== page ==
Advanced Search
MyIDEAS: Login to save this book chapter or follow this series

An Extended Accelerator Model of R&D and Physical Investment

In: R & D, Patents, and Productivity

Contents:

Author Info

  • Jacques Mairesse
  • Alan K. Siu

Abstract

Using a multivariate autoregressive framework, we have found a simple causal structure for the variables of interest q, s, r, and i, which is consistent with our data. As expected from the stock market efficiency hypothesis, q, the stock market one period holding rate of return, is exogenous relative to the other three variables (or Granger causes them). As postulated in the traditional accelerator model of investment, the rate of growth of sales, s, can be also treated as exogenous to the rates of growth of R&D and physical. investment, r and i. Moreover, no strong feed- back interaction is detected between the last two (r and i). Within the simple structure of the extended accelerator model, the substantive conclusion is that R&D and physical investment react very similarly to the growth of the sales and to movements in q; the response of R&D is, however, more stable or less irregular than that of physical investment. Expected demand and expected profitability thus both appear to be important determinants for R&D expenditures and physical investment.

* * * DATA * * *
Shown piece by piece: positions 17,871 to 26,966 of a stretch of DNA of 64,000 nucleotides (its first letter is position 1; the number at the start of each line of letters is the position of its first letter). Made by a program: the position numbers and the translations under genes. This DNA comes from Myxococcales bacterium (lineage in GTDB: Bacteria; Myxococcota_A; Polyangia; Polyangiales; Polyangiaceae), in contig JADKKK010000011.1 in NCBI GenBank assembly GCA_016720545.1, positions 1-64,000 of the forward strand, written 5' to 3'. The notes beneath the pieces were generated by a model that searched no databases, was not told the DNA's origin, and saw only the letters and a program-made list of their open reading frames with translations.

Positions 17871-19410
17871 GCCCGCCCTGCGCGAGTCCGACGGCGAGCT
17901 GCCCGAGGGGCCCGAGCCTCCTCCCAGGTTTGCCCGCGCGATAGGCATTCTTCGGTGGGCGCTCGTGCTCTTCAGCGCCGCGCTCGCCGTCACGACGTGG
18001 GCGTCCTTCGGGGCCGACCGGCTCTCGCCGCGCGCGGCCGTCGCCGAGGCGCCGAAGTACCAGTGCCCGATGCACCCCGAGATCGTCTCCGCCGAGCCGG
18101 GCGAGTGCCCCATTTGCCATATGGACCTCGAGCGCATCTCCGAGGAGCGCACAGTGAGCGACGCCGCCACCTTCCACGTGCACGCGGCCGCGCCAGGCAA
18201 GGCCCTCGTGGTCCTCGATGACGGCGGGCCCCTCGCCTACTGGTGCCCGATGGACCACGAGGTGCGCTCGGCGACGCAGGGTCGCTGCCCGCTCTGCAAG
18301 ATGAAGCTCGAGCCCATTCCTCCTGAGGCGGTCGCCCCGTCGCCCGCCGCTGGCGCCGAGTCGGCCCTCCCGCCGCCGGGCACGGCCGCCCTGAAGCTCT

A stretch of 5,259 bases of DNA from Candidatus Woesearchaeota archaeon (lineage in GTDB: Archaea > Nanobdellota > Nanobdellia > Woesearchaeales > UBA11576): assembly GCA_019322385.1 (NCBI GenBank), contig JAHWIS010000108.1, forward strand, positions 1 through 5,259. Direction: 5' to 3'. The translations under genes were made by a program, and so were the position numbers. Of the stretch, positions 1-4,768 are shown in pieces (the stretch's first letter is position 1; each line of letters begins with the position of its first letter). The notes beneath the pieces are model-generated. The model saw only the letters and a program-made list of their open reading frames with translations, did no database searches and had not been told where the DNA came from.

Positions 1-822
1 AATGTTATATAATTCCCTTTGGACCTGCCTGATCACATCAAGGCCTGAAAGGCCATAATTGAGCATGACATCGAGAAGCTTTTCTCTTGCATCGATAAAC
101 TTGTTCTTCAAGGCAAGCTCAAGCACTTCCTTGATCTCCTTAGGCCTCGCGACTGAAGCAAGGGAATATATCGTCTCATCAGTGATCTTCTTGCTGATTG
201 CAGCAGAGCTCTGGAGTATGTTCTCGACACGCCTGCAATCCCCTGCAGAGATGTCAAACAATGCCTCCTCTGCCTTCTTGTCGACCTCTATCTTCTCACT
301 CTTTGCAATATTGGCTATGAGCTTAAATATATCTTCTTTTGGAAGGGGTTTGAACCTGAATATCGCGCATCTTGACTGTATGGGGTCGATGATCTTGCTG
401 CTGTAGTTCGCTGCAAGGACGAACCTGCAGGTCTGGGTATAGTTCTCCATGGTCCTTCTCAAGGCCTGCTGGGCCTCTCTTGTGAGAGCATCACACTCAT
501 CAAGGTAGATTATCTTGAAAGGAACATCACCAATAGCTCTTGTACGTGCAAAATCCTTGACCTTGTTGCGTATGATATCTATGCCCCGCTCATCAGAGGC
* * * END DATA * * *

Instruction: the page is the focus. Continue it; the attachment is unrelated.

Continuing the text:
(This abstract was borrowed from another version of this item.)

Download Info

If you experience problems downloading a file, check if you have the proper application to view it first. In case of further problems read the IDEAS help page. Note that these files are not on the IDEAS site. Please be patient as the files may be large.
File URL: http://www.nber.org/chapters/c10055.pdf
Download Restriction: no

Bibliographic Info

as in new window

This chapter was published in:

  • Zvi Griliches, 1984. "R & D, Patents, and Productivity," NBER Books, National Bureau of Economic Research, Inc, number gril84-1, October.
    This item is provided by National Bureau of Economic Research, Inc in its series NBER Chapters with number 10055.

    Handle: RePEc:nbr:nberch:10055

    Contact details of provider:
    Postal: National Bureau of Economic Research, 1050 Massachusetts Avenue Cambridge, MA 02138, U.S.A.
    Phone: 617-868-3900
    Email:
    Web page: http://www.nber.org
    More information through EDIRC

    Related research

    Keywords:

    Other versions of this item:

    References

    References listed on IDEAS
    Please report citation or reference errors to , or , if you are the registered author of the cited work, log in to your RePEc Author Service profile, click on "citations" and make appropriate adjustments.:
    as in new window
    1. M. Ishaq Nadiri & George C. Bitros, 1980. "Research and Development Expenditures and Labor Productivity at the Firm Level: A Dynamic Model," NBER Chapters, in: New Developments in Productivity Measurement, pages 387-418 National Bureau of Economic Research, Inc.